Saba wanted to marry the man she fell in love with, an idea that seems simple to many in the West. Yet her family members — steeped in conservative Pakistani culture — couldn’t abide that. After she eloped, her father and uncle took revenge, shooting her and dumping her body in a river. Miraculously, she survived and went on a crusade to prevent other girls from sharing her fate. Even though her father and uncle were arrested and imprisoned for their crimes, Saba was pressured to “forgive” them. In Pakistan, perpetrators are absolved if a victim forgives them.
This attempted honor killing is documented in Sharmeen Obaid Chinoy’s Academy Award winning movie Girl in the River: The Price of Forgiveness. A veteran of the Women in the World Summit, Obaid Chinoy is the consummate storyteller. She hopes to affect real change by amplifying a larger problem — in Pakistan, more than 1,000 women and girls are victims of honor killings annually — through a singular narrative.
“One of the most important ways to tackle an issue is to put a voice and a face on it,” Obaid Chinoy said at the eighth annual summit. “Winning an Academy Award really helps,” she added. “The prime minister of the country watched the film and said ‘there is no honor in honor killing.’”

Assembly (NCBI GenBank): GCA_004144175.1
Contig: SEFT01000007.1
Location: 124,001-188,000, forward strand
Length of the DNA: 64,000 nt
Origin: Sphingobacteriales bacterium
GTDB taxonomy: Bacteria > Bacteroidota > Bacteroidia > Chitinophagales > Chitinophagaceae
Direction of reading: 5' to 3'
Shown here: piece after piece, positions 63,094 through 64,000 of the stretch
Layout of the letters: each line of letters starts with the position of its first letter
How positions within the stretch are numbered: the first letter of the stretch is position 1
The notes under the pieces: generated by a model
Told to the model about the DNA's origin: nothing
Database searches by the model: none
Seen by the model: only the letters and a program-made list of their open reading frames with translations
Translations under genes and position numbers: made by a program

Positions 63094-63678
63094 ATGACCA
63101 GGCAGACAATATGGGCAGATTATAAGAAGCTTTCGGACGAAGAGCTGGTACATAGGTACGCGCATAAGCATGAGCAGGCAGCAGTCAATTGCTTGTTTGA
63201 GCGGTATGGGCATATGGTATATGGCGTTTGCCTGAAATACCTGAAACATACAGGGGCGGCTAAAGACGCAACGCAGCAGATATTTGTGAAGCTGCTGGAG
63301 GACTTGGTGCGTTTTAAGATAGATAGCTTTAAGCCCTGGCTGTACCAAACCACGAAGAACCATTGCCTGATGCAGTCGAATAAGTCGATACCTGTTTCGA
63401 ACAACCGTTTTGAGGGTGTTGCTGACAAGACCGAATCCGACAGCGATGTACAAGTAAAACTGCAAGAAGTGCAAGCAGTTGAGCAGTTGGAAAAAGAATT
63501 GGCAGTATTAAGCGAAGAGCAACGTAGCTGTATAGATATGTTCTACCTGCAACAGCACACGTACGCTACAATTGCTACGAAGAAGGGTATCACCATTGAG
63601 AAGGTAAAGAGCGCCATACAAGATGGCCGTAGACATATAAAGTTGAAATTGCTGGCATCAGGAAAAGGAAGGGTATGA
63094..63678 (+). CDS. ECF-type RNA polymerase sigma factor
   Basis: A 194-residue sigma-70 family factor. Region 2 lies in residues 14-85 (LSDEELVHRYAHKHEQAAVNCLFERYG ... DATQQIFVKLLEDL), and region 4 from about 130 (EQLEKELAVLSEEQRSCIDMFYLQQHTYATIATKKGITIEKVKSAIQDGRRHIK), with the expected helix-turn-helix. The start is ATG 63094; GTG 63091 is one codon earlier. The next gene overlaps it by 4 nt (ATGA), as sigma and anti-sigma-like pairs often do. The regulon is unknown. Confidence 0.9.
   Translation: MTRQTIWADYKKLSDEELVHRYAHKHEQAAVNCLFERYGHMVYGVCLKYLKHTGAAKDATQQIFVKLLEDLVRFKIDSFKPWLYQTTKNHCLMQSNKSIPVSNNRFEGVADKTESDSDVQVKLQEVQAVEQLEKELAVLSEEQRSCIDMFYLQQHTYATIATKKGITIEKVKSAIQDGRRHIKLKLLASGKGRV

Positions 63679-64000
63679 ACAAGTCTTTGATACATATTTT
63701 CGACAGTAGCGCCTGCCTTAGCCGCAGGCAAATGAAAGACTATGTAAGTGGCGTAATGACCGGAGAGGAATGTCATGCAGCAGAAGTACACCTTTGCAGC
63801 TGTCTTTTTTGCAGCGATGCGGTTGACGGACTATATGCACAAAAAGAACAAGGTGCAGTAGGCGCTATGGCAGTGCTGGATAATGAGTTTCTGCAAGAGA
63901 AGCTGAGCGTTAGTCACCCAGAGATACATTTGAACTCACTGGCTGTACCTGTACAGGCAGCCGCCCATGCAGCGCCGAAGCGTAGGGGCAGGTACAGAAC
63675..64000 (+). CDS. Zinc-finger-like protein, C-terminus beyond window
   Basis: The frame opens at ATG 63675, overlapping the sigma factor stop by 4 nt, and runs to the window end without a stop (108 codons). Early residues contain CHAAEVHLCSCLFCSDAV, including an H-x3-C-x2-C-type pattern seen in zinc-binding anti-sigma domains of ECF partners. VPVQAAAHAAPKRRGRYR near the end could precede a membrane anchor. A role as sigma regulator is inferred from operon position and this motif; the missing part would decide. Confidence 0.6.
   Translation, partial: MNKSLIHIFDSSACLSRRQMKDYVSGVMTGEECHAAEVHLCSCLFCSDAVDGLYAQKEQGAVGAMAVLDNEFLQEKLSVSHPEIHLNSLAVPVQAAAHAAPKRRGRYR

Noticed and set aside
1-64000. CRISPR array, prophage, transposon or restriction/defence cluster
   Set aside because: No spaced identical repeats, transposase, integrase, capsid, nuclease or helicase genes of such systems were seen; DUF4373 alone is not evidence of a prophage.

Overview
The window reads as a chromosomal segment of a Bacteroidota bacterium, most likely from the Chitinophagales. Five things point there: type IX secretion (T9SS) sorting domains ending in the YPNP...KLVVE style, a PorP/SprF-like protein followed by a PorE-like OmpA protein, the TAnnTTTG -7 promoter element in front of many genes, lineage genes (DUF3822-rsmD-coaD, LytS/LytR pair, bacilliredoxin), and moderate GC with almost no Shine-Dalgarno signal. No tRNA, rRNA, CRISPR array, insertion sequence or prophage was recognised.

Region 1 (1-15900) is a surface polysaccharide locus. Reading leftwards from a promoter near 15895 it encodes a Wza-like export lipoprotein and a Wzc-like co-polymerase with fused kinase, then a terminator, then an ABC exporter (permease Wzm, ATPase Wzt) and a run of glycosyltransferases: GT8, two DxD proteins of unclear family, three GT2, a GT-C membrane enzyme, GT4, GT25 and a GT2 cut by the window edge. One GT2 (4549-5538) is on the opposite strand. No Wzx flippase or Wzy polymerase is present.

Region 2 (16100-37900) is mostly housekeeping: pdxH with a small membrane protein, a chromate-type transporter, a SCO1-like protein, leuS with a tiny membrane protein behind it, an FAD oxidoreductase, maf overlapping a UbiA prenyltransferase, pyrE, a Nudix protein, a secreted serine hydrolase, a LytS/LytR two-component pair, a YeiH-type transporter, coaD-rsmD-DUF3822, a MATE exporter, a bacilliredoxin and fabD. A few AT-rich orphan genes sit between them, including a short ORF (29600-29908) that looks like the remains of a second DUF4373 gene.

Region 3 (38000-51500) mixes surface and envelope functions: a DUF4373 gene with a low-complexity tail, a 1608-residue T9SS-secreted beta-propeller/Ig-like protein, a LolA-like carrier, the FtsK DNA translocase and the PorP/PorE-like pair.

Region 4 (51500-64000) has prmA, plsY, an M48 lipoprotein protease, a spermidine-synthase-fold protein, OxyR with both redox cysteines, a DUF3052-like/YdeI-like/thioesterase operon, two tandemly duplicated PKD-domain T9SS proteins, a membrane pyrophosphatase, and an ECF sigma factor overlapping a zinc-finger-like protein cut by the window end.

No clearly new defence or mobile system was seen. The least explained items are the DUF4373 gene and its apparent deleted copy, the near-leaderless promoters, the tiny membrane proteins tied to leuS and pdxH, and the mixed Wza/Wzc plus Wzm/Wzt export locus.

Obaid Chinoy has done a series of films examining the role of women in Pakistani culture. In one, she told the story of a woman who established a parallel judicial panel in her village when she found that men were not dispensing equal justice. In another, she followed an all-female anti-terrorism unit. They are often deployed on missions that would be difficult for men to complete — if, say, there was a house that needed searching with women inside.
“When men go on raids in that conservative area, they can’t enter a house, the women have to go first,” she said. “In fact, these women lead the anti-terrorism squad and the men follow behind them.”
In all her films — whether documenting acts of perseverance or brutality — Obaid Chinoy tries to emphasize cultural context. In Girl in the River, for example, she does not turn Saba’s father into a villain. People must understand, she argues, that he has lived in a world where ignoring these traditional laws is considered dishonorable. She also does not demonize Islam, noting that honor killings are all too prevalent in Hindu and Sikh communities, as well.
Still, Obaid Chinoy has heard her fair share of criticism. But when going through the arduous process of making a film, she tries to simply block it out. “In the dead of the night, I prefer to listen to the voices that are cheering me on because those are the ones that will help me get to the finish line.”
Additional reporting by Yasmeen Qureshi.